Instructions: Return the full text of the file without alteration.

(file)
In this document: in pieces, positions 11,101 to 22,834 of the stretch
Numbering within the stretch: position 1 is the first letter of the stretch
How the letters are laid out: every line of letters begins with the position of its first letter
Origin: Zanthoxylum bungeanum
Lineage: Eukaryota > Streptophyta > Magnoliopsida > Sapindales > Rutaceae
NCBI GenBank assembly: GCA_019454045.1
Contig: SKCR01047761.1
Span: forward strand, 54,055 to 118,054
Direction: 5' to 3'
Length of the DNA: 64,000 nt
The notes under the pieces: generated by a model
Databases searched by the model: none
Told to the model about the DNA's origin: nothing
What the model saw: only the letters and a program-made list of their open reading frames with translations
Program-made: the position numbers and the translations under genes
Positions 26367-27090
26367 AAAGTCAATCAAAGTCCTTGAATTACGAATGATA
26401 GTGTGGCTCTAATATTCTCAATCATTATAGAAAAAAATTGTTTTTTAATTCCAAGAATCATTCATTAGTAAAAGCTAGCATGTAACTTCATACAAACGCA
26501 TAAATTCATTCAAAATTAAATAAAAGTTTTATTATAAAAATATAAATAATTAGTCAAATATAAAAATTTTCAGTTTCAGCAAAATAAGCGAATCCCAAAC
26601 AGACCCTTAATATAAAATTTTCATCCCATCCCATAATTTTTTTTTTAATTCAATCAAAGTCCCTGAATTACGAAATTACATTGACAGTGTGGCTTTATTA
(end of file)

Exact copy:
In this document: in pieces, positions 11,101 to 22,834 of the stretch
Numbering within the stretch: position 1 is the first letter of the stretch
How the letters are laid out: every line of letters begins with the position of its first letter
Origin: Zanthoxylum bungeanum
Lineage: Eukaryota > Streptophyta > Magnoliopsida > Sapindales > Rutaceae
NCBI GenBank assembly: GCA_019454045.1
Contig: SKCR01047761.1
Span: forward strand, 54,055 to 118,054
Direction: 5' to 3'
Length of the DNA: 64,000 nt
The notes under the pieces: generated by a model
Databases searched by the model: none
Told to the model about the DNA's origin: nothing
What the model saw: only the letters and a program-made list of their open reading frames with translations
Program-made: the position numbers and the translations under genes
Positions 26367-27090
26367 AAAGTCAATCAAAGTCCTTGAATTACGAATGATA
26401 GTGTGGCTCTAATATTCTCAATCATTATAGAAAAAAATTGTTTTTTAATTCCAAGAATCATTCATTAGTAAAAGCTAGCATGTAACTTCATACAAACGCA
26501 TAAATTCATTCAAAATTAAATAAAAGTTTTATTATAAAAATATAAATAATTAGTCAAATATAAAAATTTTCAGTTTCAGCAAAATAAGCGAATCCCAAAC
26601 AGACCCTTAATATAAAATTTTCATCCCATCCCATAATTTTTTTTTTAATTCAATCAAAGTCCCTGAATTACGAAATTACATTGACAGTGTGGCTTTATTA